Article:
If you install more wiring, do it properly. "If you don't have much electrical in your barn already and you're adding more, put all the wiring in conduit. Yes, wiring in conduit costs about three times as much as wiring not in conduit, but it's absolutely the only thing that's safe in the long haul," declares Woodford.

Install fire alarms. Alarms suitable for barns are not the same as those suitable for houses--which you also should have to protect your home. A house alarm reacts to smoke. A barn alarm reacts to heat, flame, or infrared intrusion, such as fire. An infrared alarm also could notify you of a loose horse wandering the aisles. A household alarm in a barn could be set off by dust. "Everytime someone throws down a bale of hay and a bunch of dust flies up, the alarm will go off because the alarm will think it's smoke instead of just dust." Naturally, Woodford continues, barn alarms cost more. "As you might expect, anything having to do with horses costs more than anything having to do with anything else," she said with a knowing smile.

Consider a sprinkler system. "Putting in a sprinkler system is probably the single most effective thing you can do to prevent serious loss from a fire." But, Woodford cautions, be sure that your water pressure is up to it.

Keep the barn structurally sound. If you renovate a barn, consider sheet-rock or other fire resistant materials for walls and space dividers. Although expensive, those materials require no maintenance other than closing doors. If you are prone to leaving doors open, automatic doors are available that close in case of fire.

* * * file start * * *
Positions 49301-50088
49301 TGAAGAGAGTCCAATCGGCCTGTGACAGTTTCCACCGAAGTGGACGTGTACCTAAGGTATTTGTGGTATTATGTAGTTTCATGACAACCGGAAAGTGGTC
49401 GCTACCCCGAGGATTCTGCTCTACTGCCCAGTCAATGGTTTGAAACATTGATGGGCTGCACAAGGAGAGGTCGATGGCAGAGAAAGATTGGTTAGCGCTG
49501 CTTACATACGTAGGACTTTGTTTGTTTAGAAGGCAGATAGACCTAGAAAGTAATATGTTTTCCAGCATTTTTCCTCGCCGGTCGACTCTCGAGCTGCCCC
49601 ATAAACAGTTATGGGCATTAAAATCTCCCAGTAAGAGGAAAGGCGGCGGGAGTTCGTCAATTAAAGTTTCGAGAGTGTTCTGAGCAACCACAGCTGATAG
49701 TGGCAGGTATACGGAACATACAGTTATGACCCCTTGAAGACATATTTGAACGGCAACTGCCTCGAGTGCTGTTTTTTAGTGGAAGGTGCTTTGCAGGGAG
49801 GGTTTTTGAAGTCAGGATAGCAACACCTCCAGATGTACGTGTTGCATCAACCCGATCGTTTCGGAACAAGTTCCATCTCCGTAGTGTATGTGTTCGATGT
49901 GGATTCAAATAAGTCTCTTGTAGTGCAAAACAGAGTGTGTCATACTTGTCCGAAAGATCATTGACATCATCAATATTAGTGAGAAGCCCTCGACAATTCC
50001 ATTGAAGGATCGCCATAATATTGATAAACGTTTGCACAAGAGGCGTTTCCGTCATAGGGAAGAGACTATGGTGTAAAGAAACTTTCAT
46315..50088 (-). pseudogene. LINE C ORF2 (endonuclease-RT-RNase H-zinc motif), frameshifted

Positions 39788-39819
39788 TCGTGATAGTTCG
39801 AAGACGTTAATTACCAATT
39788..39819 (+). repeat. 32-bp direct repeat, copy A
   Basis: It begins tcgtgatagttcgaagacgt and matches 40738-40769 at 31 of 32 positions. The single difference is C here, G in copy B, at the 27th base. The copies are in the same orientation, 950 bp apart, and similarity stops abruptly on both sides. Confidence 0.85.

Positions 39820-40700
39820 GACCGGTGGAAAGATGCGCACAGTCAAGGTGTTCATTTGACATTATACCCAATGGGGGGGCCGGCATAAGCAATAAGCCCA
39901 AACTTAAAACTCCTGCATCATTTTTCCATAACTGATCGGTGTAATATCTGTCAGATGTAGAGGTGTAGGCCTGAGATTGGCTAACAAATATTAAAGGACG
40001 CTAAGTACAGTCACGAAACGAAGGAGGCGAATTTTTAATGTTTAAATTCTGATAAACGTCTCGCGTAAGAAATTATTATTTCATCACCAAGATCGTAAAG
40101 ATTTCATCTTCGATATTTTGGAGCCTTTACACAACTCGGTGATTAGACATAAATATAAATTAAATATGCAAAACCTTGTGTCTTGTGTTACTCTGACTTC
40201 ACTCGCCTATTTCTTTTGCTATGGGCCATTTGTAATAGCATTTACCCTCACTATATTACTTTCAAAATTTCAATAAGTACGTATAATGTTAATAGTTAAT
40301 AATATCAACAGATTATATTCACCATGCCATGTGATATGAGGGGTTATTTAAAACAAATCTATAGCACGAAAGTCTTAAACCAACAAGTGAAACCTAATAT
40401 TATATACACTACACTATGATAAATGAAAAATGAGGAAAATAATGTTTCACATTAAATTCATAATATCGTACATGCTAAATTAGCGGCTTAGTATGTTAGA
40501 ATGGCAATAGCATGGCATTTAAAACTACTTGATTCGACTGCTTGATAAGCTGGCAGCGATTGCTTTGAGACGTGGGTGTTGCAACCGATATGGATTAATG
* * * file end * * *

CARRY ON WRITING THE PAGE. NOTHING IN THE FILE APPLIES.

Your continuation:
Have a plan of action. Families should have home plans so that each member knows how to get out, alternative routes, where to meet, etc. Barn owners need similar emergency plans. Who calls 911 (or other emergency personnel)? Where is the safest pasture? Can all horses go out together? Are there lead ropes and halters easily available for all horses?

Final Words

If you want to prevent a fire, look in the mirror. Tryon's fire department covers 210 square miles, from residential houses to barns and agricultural properties to wilderness. What is the main cause of fires? People. "Most of the fires that we go to are human error." Her husband, who also is a firefighter, added that, "If barn owners have additional questions or would like help in planning for an emergency, contact your local fire department. Those are the people coming when something goes wrong, so the sooner they can be brought into the picture, the better."

"Traditionally," says Farnham, "From an industrial standpoint, people have always said that people are the cause of 99% of all the problems. So, if you don't have people in a barn, you'll never have a problem. Eventually, it will fall down because it hasn't been maintained, but it probably will never burn."

About the Author

Katherine Walcott

Katherine Walcott is a freelance writer living in the countryside near Birmingham, Al. She writes for anyone she can talk into paying her and rides whatever disciplines she can talk her horses into doing.